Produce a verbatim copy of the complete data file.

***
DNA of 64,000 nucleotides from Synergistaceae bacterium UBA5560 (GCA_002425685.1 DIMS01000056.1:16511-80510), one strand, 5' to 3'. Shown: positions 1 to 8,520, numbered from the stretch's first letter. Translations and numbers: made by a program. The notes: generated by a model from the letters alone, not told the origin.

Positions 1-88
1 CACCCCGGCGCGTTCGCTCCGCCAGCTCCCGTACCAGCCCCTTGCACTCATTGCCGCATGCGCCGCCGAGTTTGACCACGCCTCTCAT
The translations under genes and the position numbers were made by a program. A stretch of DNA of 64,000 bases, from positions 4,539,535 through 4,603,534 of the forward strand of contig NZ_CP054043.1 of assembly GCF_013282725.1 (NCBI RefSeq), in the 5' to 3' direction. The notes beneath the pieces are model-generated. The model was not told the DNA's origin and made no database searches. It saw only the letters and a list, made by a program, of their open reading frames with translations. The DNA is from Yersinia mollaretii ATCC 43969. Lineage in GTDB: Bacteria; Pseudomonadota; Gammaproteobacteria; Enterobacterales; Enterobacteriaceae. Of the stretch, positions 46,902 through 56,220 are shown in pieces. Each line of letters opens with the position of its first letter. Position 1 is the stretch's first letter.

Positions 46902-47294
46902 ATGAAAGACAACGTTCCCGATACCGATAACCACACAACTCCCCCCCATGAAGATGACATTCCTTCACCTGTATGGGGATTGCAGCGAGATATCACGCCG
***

DNA of 64,000 nucleotides from Synergistaceae bacterium UBA5560 (GCA_002425685.1 DIMS01000056.1:16511-80510), one strand, 5' to 3'. Shown: positions 1 to 8,520, numbered from the stretch's first letter. Translations and numbers: made by a program. The notes: generated by a model from the letters alone, not told the origin.

Positions 1-88
1 CACCCCGGCGCGTTCGCTCCGCCAGCTCCCGTACCAGCCCCTTGCACTCATTGCCGCATGCGCCGCCGAGTTTGACCACGCCTCTCAT
The translations under genes and the position numbers were made by a program. A stretch of DNA of 64,000 bases, from positions 4,539,535 through 4,603,534 of the forward strand of contig NZ_CP054043.1 of assembly GCF_013282725.1 (NCBI RefSeq), in the 5' to 3' direction. The notes beneath the pieces are model-generated. The model was not told the DNA's origin and made no database searches. It saw only the letters and a list, made by a program, of their open reading frames with translations. The DNA is from Yersinia mollaretii ATCC 43969. Lineage in GTDB: Bacteria; Pseudomonadota; Gammaproteobacteria; Enterobacterales; Enterobacteriaceae. Of the stretch, positions 46,902 through 56,220 are shown in pieces. Each line of letters opens with the position of its first letter. Position 1 is the stretch's first letter.

Positions 46902-47294
46902 ATGAAAGACAACGTTCCCGATACCGATAACCACACAACTCCCCCCCATGAAGATGACATTCCTTCACCTGTATGGGGATTGCAGCGAGATATCACGCCG